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Małgorzata Myk

The author frames her reconstruction of the Bay Area poet, scholar, and experimental prose writer Leslie Scalapino’s transmedial poetics in the context of Scalapino’s published writings, available criticism of her works, as well as previously unpublished archival materials located among The Mandeville Special Collections and Archives at UC San Diego. Scalapino’s poetics are reconsidered here along the lines of new materialist modes of inquiry as well as contemporary new realist and speculative approaches that continue to grapple with the tension between thought and the social realm.

«This is a pioneering attempt at grasping the ways in which Scalapino’s oeuvre radically transforms our apprehension of the notion of reality.» — Professor Zofia Kolbuszewska, University of Wroclaw

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Edited by David W. Atkinson

The Works of James Melville presents both published and unpublished prose and poetry by Scottish divine James Melville (1556-1614). James Melville has been largely ignored as a significant figure in the life of the Scottish Church in the late sixteenth and early seventeenth centuries. While his Diary and Autobiography is often referenced as an important account of the Scottish Kirk, the rest of his writing remains unavailable to modern scholars. The result is that we are without an important resource for understanding the spiritual dynamics of the Scottish Church, as well as the devotional life of the ordinary believer. This edition--which incorporates vital critical commentary on each of the selected works--endeavors to fill this scholarly lacuna, and to excite interest in Melville as a self-conscious writer who drew on all manner of sources, even as he developed a distinctive voice that positioned him as an important religious writer of the Reformation. Melville's understanding of his role as a pastor of the Church--and of his ultimate responsibility for saving souls--gives his writing a power that signals his own deeply held faith, which in turn inspires so much of his poetry and prose. It is hoped that The Works of James Melville will encourage others to give Melville the kind of scholarly attention that sheds light on his contribution to Scottish history, religion, and literature.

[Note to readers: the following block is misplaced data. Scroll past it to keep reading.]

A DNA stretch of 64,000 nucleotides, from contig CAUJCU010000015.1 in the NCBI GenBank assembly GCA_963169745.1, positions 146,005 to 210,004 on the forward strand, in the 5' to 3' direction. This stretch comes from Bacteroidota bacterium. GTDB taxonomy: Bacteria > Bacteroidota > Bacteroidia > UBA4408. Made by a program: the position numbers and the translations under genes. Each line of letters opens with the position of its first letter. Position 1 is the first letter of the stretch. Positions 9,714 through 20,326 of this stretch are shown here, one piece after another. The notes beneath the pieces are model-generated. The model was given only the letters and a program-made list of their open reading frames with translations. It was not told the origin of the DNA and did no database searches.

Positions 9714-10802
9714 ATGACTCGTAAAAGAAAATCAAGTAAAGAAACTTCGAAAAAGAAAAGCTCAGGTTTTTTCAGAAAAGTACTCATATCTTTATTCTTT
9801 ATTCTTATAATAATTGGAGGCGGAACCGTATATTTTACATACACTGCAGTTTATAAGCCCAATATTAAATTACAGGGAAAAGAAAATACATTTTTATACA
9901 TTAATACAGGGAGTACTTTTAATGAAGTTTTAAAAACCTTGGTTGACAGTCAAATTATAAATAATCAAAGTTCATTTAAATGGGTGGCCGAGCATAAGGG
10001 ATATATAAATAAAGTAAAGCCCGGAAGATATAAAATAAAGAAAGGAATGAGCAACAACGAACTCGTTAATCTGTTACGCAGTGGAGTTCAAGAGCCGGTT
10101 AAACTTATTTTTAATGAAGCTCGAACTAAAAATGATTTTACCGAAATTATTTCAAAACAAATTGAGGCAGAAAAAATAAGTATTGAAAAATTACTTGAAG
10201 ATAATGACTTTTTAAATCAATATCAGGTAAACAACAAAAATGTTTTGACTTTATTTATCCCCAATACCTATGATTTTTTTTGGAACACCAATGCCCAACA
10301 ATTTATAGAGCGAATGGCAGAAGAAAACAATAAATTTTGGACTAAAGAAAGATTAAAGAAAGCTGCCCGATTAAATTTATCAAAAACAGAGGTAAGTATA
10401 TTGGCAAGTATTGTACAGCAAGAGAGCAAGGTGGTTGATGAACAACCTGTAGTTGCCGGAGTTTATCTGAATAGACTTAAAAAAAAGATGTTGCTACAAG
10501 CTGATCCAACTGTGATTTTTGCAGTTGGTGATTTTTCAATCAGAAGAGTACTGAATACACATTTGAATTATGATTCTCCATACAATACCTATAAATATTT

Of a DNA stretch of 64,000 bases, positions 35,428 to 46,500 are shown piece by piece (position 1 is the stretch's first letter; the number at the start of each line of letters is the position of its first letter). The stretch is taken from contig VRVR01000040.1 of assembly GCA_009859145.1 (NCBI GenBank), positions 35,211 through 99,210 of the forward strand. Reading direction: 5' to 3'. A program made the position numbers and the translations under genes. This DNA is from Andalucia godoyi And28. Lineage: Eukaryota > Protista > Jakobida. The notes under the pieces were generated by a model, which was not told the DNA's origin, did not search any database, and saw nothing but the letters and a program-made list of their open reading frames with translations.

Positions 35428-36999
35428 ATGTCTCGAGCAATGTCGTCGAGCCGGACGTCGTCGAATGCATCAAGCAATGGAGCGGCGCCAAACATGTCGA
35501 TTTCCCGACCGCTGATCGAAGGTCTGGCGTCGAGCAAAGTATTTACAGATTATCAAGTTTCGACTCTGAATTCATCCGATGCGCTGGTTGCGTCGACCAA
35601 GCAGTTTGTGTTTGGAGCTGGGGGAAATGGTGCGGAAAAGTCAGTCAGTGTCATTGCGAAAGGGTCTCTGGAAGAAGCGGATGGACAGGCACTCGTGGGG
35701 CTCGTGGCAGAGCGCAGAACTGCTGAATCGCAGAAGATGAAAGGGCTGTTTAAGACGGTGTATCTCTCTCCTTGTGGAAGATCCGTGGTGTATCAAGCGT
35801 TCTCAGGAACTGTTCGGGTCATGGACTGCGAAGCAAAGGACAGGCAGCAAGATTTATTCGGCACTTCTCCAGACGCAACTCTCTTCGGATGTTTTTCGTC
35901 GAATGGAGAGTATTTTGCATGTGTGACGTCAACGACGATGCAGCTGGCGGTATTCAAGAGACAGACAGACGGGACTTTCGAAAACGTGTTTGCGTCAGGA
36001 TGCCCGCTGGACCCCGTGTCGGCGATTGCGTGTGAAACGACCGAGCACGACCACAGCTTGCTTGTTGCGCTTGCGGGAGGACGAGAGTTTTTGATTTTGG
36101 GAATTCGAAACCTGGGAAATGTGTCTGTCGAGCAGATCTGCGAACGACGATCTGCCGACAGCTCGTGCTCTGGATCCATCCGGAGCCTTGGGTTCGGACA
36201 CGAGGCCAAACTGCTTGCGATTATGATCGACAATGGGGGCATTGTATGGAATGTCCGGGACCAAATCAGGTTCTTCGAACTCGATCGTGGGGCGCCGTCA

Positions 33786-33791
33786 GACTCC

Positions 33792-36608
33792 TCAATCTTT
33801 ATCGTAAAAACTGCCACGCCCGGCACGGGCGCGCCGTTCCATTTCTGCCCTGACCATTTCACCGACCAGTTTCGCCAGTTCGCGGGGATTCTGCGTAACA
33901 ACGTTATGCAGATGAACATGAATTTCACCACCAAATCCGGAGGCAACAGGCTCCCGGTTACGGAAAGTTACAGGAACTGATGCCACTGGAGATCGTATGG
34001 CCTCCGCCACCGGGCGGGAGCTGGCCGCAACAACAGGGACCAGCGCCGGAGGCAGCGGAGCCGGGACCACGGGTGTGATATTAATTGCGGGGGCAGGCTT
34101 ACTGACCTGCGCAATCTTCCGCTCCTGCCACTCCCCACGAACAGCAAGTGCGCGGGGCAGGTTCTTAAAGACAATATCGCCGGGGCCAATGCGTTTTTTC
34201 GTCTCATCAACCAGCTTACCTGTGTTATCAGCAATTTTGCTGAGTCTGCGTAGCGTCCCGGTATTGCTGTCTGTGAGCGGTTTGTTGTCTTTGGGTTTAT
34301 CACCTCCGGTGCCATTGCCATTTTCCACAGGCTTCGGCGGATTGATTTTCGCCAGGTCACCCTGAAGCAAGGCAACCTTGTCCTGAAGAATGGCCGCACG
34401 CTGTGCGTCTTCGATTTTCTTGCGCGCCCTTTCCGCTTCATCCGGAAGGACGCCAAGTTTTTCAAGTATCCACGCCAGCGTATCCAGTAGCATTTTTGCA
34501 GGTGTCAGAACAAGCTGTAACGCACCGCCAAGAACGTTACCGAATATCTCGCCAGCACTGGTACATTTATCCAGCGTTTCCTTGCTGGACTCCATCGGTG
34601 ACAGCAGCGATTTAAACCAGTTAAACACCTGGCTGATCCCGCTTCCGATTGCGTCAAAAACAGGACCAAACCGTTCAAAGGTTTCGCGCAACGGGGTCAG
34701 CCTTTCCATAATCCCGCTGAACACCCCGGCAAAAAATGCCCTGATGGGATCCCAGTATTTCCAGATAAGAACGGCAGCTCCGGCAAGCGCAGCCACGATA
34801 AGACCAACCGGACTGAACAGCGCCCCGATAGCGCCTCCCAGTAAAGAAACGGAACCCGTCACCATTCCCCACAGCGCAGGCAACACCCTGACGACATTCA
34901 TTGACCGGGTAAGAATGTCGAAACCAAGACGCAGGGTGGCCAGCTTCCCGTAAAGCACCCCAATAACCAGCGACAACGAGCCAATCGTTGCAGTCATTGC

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The Nation of Islam and Black Consciousness

The Works of Amiri Baraka, Sonia Sanchez, and Other Writers

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Ammar Abduh Aqeeli

The Nation of Islam and Black Consciousness: The Works of Amiri Baraka, Sonia Sanchez, and Other Writers engages in the scholarly discussions about the origins and formation of the Black Arts Movement of the 1960s and 1970s, which rarely give credit to the role of the Nation of Islam’s (NOI) teachings in the emergence of the movement and in shaping the subjects and themes of its literary works. This book reevaluates the common belief that Malcolm X is the most appealing black historical figure in the movement’s literature and demonstrates how the NOI’s perception of black consciousness shaped the aesthetic sensibilities of the movement’s poets and playwrights in their fights against anti-black racism. The Nation of Islam and Black Consciousness can be used in African American literature courses as it provides a thorough analysis of hidden literary texts written by black writers in the 1960s and 1970s. Reading this book today will help readers reflect on how a narrow understanding of "Americanness" is threatening to the American ideals of diversity and inclusiveness on which America was founded. Moreover, this book is useful for those who are interested in studying how identity politics functions to achieve certain social and cultural goals.